11

I am getting this one when I open a terminal session:

sh: error importing function definition for `read.json'

sh: error importing function definition for `ts-project'

sh doesn't like these functions because they look like:

read.json(){
   ::
}

and

ts-project(){
   ::
}

the real question is - why is sh touching/interpreting these files? I am on MacOS and seen this before, it's such a mystery. I would think only bash would be loading these files.

update: bash and sh are nothing out of the ordinary. when I type bash into the terminal, I get this:

alex$ bash
beginning to load .bashrc
finished loading .bashrc
bash-3.2$ 

when I type sh in the terminal, I get this:

alex$ sh
sh: error importing function definition for `read.json'
sh: error importing function definition for `ts-project'
sh-3.2$ 
  • 1
    Perhaps /bin/sh is bash on that system? – Jeff Schaller Aug 26 at 18:04
  • 1
    none of them source each other, I discovered that was a bad practice the hard way. however, ~/.profile is sourcing a shared bash file, so maybe sh is what sources the .profile file? – Alexander Mills Aug 26 at 18:17
  • 1
    The information about having a ~/.profile file that sources the shared file seems important to me. – Jeff Schaller Aug 26 at 18:27
  • 3
    What I meant by /bin/sh being bash is that it's possible that it's symlinked or hardlinked to bash. Bash then emulates sh, but also sources ~/.profile. I just don't know how OSX packages sh and bash. – Jeff Schaller Aug 26 at 18:30
  • 3
    They're built from the same bash source, the one with STRICT_POSIX, the other without it. – mosvy Aug 26 at 22:18
20

That error happens when bash masquerading as a POSIX shell tries to import those functions from the environment, not when loading them by interpreting a file like ~/.bashrc or such. Simplified example:

foo.bar(){ true; }; export -f foo.bar; bash --posix -c true
bash: error importing function definition for `foo.bar'

I was expecting bash not to load functions from the environment when in posix mode, but it does, and only complains when their names contain funny characters.

Notice that bash will also run in posix mode when the POSIXLY_CORRECT or POSIX_PEDANTIC environment variable is set, or when it was compiled with --enable-strict-posix-default / STRICT_POSIX.

This latter seems to be the case for /bin/sh on MacOS (look here for PRODUCT_NAME = sh), where I expect this error to also trigger when using library functions like popen(3) or system(3).

  • 3
    The fix: don't export functions in the environment. It's the bash anti-feature that led to (or rather, simply was) Shellshock and it should have been removed, but wasn't because people are foolishly using it. Don't be one of them. – R.. Aug 27 at 12:14
  • The fact that bash imports functions even when called as sh is what made the shellshock/bashdoor vulnerability a lot worse. – Stéphane Chazelas Aug 27 at 13:53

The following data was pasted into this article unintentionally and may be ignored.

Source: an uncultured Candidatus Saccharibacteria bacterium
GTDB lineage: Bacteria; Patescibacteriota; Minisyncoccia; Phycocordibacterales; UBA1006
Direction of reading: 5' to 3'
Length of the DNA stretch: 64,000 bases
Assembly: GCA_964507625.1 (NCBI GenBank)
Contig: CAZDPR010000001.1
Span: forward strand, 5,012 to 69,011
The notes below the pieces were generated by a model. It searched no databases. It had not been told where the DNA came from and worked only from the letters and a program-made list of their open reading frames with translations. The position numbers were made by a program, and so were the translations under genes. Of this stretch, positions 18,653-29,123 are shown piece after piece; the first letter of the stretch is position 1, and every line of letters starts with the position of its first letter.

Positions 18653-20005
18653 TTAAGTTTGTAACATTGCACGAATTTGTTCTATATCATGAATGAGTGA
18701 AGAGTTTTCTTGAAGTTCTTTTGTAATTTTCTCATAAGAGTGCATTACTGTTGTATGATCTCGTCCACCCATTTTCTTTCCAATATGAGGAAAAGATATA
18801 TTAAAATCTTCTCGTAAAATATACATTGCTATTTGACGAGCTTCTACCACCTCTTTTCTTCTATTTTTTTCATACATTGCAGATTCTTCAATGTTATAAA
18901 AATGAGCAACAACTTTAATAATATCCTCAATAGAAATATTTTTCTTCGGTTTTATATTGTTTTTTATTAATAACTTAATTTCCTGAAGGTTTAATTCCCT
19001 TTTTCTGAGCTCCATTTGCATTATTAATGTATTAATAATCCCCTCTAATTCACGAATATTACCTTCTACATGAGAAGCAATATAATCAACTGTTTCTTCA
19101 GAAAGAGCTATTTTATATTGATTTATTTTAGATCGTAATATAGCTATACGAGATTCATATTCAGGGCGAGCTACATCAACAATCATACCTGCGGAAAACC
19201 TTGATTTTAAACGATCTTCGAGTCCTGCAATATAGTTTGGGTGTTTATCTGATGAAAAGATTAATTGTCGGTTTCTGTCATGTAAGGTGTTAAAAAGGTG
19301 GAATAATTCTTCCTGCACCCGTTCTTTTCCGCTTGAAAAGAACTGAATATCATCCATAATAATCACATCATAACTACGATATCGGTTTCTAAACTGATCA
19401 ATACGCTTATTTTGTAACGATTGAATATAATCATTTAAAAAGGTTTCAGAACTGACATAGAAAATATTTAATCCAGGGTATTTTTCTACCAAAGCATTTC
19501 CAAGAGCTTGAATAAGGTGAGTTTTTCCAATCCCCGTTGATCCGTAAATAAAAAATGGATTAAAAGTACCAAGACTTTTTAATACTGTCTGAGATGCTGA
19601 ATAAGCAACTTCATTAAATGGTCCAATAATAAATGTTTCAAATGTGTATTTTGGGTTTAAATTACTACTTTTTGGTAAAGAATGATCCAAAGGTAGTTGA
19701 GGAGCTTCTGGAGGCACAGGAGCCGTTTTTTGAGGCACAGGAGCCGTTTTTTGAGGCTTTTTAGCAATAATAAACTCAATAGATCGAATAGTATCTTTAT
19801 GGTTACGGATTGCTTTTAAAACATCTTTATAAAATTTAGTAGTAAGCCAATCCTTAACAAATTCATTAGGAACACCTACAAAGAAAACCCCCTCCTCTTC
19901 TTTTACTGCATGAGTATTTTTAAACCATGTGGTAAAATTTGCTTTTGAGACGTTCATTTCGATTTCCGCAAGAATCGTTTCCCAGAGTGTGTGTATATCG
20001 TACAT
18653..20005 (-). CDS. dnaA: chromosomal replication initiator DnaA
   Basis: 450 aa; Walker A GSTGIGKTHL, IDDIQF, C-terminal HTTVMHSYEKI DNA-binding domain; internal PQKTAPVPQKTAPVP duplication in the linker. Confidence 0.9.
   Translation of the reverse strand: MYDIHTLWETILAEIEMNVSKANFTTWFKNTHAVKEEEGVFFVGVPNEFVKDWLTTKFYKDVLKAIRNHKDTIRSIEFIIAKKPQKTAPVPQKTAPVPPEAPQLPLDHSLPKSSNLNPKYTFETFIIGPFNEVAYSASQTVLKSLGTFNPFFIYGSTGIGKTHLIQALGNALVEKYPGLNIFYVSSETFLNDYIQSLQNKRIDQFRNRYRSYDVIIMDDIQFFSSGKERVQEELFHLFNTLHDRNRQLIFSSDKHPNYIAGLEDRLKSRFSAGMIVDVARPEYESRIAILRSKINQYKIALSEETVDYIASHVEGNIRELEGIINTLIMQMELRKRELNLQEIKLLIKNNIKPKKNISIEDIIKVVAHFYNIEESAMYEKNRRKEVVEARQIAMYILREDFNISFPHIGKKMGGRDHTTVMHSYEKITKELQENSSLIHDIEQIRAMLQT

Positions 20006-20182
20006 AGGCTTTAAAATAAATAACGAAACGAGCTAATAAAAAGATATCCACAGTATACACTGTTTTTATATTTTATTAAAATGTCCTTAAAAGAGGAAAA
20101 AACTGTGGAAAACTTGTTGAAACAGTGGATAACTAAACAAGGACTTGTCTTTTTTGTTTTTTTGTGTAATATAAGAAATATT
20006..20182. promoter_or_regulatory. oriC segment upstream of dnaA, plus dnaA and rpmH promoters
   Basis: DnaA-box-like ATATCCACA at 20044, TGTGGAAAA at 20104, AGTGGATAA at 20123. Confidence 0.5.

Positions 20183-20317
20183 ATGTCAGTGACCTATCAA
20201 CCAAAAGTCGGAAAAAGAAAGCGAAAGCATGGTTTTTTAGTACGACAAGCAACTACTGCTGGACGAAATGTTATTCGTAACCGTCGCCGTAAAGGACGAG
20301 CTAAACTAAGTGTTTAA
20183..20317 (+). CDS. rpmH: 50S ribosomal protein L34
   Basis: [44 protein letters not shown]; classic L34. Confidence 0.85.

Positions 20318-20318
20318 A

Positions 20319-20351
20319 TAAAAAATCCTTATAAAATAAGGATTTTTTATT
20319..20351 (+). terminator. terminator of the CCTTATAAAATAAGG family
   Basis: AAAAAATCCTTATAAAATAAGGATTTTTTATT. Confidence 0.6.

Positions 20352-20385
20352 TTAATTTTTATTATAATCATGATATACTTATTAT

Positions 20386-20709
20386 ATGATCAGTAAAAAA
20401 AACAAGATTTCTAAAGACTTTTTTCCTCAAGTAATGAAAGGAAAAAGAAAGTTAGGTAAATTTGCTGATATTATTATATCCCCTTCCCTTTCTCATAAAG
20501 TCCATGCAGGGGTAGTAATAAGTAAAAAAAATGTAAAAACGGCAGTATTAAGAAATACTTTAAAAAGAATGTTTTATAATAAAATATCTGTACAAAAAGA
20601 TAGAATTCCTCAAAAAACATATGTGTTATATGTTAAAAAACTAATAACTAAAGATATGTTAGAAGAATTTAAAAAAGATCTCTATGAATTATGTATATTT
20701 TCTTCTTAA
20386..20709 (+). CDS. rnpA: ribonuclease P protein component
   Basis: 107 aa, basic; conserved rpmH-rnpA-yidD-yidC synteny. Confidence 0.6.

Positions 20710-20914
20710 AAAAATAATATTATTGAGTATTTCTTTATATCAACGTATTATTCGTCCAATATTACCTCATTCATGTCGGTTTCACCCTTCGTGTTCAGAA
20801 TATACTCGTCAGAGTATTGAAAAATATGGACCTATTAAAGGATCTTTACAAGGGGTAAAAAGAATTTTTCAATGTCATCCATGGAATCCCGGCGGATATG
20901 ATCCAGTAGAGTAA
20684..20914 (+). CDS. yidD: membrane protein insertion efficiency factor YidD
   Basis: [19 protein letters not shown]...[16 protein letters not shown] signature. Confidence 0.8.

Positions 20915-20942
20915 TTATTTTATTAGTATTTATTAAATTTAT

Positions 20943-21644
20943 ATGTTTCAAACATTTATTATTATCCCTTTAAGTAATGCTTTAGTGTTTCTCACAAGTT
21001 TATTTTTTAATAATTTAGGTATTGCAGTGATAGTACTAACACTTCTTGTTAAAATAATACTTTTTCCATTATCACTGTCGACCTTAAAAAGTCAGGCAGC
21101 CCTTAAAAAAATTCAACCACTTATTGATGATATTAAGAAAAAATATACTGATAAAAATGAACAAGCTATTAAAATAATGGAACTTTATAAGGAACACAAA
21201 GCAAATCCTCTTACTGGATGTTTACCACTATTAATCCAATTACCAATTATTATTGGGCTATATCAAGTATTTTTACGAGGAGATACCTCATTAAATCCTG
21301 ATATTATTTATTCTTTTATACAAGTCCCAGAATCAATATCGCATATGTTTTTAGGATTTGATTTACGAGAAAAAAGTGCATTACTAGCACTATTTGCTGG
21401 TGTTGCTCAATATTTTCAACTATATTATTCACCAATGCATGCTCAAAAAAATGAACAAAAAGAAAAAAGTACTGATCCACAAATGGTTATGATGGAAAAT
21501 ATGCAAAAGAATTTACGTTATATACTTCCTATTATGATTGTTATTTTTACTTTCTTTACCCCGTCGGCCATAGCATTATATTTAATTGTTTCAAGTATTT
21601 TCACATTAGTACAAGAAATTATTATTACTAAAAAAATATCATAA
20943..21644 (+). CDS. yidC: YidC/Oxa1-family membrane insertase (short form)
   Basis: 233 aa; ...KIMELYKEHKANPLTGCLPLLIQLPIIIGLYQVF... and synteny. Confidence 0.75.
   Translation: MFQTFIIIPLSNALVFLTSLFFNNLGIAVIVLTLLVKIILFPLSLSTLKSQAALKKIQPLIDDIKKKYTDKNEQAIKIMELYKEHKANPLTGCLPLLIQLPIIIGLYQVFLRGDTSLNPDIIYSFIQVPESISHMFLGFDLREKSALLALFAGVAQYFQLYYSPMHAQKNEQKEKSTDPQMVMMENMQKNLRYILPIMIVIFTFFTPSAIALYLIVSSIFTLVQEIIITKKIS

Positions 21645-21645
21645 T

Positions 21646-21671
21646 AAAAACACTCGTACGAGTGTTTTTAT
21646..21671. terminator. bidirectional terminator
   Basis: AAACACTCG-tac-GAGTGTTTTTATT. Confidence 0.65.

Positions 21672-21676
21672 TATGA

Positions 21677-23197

• See also SHELLOPTS=posix and -o posix for other ways to enable the posix mode. – Stéphane Chazelas Aug 27 at 13:59
  • Also note that set -a / set -o allexport also causes bash to export all functions (and if invoked as sh, causes POSIXLY_CORRECT to be set and exported!) – Stéphane Chazelas Aug 27 at 14:04
  • (sh -a causes POSIXLY_CORRECT to be set and exported; set -a after sh without -a was started doesn't export POSIXLY_CORRECT because it was set before -a was in effect). – Stéphane Chazelas Aug 27 at 14:13
5

To answer the part about why read.json and ts-project are not portable function names:

According to POSIX, a function definition must be named by

a word consisting solely of underscores, digits, and alphabetics from the portable character set. The first character of a name is not a digit.

Also known as an identifier, in C lingo. Or in regex: [_a-zA-Z][0-9_a-zA-Z]*

  • But POSIX doesn't forbid implementations from accepting other names for functions, so bash didn't have to impose those restrictions when in POSIX mode. function names share the same namespace as command arguments, so there's no reason to accept just anything (like zsh/rc/fish...) – Stéphane Chazelas Aug 27 at 18:45
  • @StéphaneChazelas: I know, but what does it mean to be in POSIX mode, if not "shed all extensions", as in "not silently accept them"? – user2394284 Aug 28 at 7:50
  • @user2394284 it certainly doesn't mean that in bash, or it would not import functions from the environment while in POSIX mode, which is not required by the POSIX spec ;-) – mosvy Aug 28 at 9:55
  • @mosvy: Yeah, it's evident that bash failed somewhere along the way – I would say at being a plain POSIX shell, which would be a bug. – user2394284 Aug 28 at 17:18
0

So what caused it was I am sourcing some bash scripts in my ~/.bashrc file like so:

for f in "$HOME/.oresoftware/bash/"*; do
   . "$f"
done;

so I just changed it to:

for f in "$HOME/.oresoftware/bash/"*; do
  if [[ "$(basename "$0")" != 'sh' ]]; then
      # source only if not using sh
      . "$f"
  fi
done;

so in theory if it's called by sh then it won't try to source those files, but not sure if this work 100% of the time.

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